We did a test proof of Linda's second block with a warm dark gray, overprinting it over her proof on Kinwashi from last week, and ending up with a pretty good registration despite having not planned for it originally. We decided to go a step further and print both blocks on some Rives, using the registration system. Above Linda is inking the first block with the lighter color of the pair, and below can be seen printing it.

Kim's piece was conceived from the start as black and white print, so after she finished cutting the image, she inked it and pulled two proofs on the Rives. Below are the student results from the workshop.

Above is Linda's image based on her photo of trees in a woods. She will likely play around with the ink colors in later printings, and we prepared a third block tonight to eventually add some foliage and other colors. Meanwhile, in its current state it has a real German Expressionist feel. Below is Kim's portrait print. It's a very nice print as is, but I think a second color could further strengthen the composition.

Overall I think that the woodcut class was a success. I definitely plan to talk to the BAC about trying it again in the future.

Monday, December 05, 2011

Art is a Dangerous Business

As people were arriving for tonight's monthly critique group, we had to give Lisa plenty of space, as she was carrying this very dangerous looking piece, a blowfish sculpture made largely from bike helmets and golf tees. It was hung from the ceiling in the middle of the room, where Tim bumped his head on it twice- once before and once after someone gave him a hardhat to wear. The average person out there doesn't realize how dangerous art can be.

We opened tonight with Molly, who had an extra large supply of work, as she has a big group show coming up in a few weeks. Shown above are (top row) a silkscreen print, her long in process cougar block, a board cut to the cougar shape to eventually hold a rubbing (not shown) of the cougar block, a tail attachment for the cougar block, (bottom row), a lined up set of Robutts (which Jane would knock down accidentally on two occasions), a set of four silkscreen images on blocks, and two painted wood discs.

Several artists had work over by the main board. These included (left to right) Sheilagh's box assemblage/sculpture, Mary's mixed media drawing, my new woodcut, Lisa's cupcake sculpture. Up top, Edy's encaustic pieces.

Tim did his first ever oil painting (above), and figures this means he's reached a new level of status as an artist as a result. He plans to do more.

Newcomer Adam (not our regular Adam) brought a pouch filled with small treasures, small painted pieces of wood. Some are more like tiles with images, while others are dice or the equivalent. The book is not part of the piece, just a place to display them.

We then went out in the hallway to see the last couple of artists. Above are Vince's life drawings, which everyone thought were a little more realized than some of the previous ones shown. Jane's paintings on wood had also been in the hall (below) but we decided to bring them all back into the room where the light was better.

My new St Benno print was well received. Everyone thought that the color was just fine as it is, both in the choice of colors and in the application. One observation that I remember was one artist who liked the print noted the simplicity and stillness, especially relative to the intensely busy and dense boardwalk prints. The answer- the new saints are meant to fit with the older saint prints which were often simple iconic images, while the boardwalk images are purposely dense, reflecting the chaos and overstimulation of the boardwalk.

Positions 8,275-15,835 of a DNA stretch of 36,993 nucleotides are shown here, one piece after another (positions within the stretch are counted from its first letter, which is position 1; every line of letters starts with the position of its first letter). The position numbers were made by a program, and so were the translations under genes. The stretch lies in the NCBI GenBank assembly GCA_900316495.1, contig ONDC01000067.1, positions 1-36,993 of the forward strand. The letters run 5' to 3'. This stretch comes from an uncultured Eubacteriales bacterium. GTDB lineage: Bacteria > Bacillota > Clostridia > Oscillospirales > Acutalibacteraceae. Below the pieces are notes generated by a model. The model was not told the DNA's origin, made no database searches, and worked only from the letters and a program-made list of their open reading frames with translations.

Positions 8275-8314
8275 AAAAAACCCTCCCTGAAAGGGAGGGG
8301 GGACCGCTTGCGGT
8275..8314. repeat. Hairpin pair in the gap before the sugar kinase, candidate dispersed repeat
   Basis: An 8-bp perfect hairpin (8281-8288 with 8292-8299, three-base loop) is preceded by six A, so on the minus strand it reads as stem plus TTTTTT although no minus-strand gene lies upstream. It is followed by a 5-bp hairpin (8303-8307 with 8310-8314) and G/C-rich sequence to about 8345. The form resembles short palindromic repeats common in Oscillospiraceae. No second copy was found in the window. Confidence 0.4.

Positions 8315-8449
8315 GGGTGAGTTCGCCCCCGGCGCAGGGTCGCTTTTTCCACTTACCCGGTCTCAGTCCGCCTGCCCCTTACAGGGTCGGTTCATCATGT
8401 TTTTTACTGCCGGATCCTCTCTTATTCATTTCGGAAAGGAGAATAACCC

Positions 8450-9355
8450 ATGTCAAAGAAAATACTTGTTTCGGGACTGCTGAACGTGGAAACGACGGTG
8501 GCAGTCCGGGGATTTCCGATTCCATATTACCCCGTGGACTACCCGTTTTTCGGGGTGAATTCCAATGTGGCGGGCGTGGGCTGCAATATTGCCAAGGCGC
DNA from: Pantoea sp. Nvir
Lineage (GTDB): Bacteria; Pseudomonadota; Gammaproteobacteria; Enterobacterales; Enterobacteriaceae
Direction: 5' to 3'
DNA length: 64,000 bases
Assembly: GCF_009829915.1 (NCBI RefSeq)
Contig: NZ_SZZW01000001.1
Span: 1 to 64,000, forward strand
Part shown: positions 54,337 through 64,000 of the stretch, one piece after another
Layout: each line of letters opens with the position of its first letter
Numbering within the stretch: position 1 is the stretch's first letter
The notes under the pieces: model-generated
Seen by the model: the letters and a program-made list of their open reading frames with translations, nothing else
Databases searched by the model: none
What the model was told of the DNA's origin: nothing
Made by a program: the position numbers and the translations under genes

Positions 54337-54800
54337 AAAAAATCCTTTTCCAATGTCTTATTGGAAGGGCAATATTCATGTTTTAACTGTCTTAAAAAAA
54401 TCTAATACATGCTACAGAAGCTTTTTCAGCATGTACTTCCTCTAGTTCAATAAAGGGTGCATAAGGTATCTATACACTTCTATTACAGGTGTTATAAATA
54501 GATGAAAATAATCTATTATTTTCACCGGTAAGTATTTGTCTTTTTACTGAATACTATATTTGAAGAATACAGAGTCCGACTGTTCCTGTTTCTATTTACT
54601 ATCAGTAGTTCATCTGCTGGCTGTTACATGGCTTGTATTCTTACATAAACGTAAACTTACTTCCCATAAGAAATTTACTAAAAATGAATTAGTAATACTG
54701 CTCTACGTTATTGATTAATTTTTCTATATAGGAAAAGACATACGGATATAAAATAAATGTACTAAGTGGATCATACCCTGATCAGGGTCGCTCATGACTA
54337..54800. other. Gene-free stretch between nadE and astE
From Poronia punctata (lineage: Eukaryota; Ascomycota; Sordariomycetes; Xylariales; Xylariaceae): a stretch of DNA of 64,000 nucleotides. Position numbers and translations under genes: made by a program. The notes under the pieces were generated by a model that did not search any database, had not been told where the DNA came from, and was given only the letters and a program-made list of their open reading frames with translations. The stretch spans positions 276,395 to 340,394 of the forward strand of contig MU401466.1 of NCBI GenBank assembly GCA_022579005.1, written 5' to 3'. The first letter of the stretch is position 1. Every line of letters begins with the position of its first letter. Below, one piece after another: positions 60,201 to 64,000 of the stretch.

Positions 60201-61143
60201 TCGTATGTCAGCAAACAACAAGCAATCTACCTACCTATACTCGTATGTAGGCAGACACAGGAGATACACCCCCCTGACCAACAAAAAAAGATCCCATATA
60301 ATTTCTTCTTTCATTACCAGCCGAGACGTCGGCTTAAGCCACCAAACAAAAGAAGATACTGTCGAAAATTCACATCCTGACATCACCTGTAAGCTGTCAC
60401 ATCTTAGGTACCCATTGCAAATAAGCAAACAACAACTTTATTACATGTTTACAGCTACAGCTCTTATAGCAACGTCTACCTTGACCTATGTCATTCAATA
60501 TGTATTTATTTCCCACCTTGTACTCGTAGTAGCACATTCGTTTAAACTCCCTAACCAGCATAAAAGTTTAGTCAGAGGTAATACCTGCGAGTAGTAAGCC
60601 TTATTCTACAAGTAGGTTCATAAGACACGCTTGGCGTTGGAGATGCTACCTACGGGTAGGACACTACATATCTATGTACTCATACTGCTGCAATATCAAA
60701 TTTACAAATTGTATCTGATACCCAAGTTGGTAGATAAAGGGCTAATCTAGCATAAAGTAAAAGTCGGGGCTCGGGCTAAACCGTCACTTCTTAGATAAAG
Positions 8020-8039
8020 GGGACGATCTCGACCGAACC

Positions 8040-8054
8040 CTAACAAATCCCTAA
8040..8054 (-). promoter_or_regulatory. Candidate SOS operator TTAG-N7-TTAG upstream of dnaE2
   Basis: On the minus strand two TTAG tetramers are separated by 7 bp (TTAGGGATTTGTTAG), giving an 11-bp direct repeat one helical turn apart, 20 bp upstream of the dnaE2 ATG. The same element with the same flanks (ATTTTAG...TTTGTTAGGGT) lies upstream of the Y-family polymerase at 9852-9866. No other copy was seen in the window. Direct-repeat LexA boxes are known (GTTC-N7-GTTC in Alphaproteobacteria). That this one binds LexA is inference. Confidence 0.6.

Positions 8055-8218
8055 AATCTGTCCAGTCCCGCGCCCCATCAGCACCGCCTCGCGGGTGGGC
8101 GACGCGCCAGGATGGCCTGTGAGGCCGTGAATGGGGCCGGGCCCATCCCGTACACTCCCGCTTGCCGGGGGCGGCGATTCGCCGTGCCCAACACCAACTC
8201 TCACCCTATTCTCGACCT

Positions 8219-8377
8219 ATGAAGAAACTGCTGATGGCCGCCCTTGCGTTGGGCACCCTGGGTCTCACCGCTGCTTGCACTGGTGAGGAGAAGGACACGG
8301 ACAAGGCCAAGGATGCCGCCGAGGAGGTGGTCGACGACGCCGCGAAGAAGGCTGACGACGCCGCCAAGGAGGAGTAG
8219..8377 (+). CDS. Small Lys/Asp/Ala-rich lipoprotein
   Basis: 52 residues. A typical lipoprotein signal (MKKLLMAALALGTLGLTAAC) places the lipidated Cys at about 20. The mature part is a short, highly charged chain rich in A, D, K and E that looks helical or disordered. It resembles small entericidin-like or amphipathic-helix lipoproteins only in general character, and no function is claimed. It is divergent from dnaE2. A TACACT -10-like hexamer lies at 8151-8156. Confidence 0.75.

Sunday, December 04, 2011

St Benno part 8

With my two recently pulled proofs stable enough to color, I taped them to a drawing board this morning, and in the afternoon I started the process of coloring one of them. Over the past few days I had been looking at frog images online. One tends to think of frogs as green, and very many of them are, but they can come in many other colors as well and I needed to come up with a color scheme that would work for the whole composition. I settled on a frog that was a warm color (the image caption referred to it as bronze), with shadings toward green in some spots and a light underside.

I started pulling some premixed browns and greens out of my watercolor box, when I noticed a packaged set of 3 colors, one of the triads that Daniel Smith sells at reduced price. These are sets of three colors that can work well together as pure side by side hues and in mixes. One of them included zoisite genuine (a dark neutral verging on green) and permanent orange. I guessed that these colors could mix some greenish browns and tested a few such mixes. The results were promising, so I put them on the frog in washes. After considering a few options I chose a darker neutral as a base color for the ground around the frog, mixing it from the same two colors, and put it in everywhere. This early state is shown above.

For the background vegetation I wanted something more like a real green, and selected a few tubes from the box. However, to try to keep some relationship, I mixed some of the zoisite or orange (or both) into each of those colors, and put them in place, including a little here and there on the ground plane. The same two colors were also part of the mixes for the little critters, and there's even a little of the zoisite mixed into the pale phthalo sky. The result of today's coloring is shown below.

The color palette is a bit more refined than many in the first generation of saint prints (mid 90's), but the same can be said for many of those done in the past several years. Not sure if I completely like it, but it's good enough to show in tomorrow night's critique. If anyone makes a strong case for some changes, I'll at least consider it.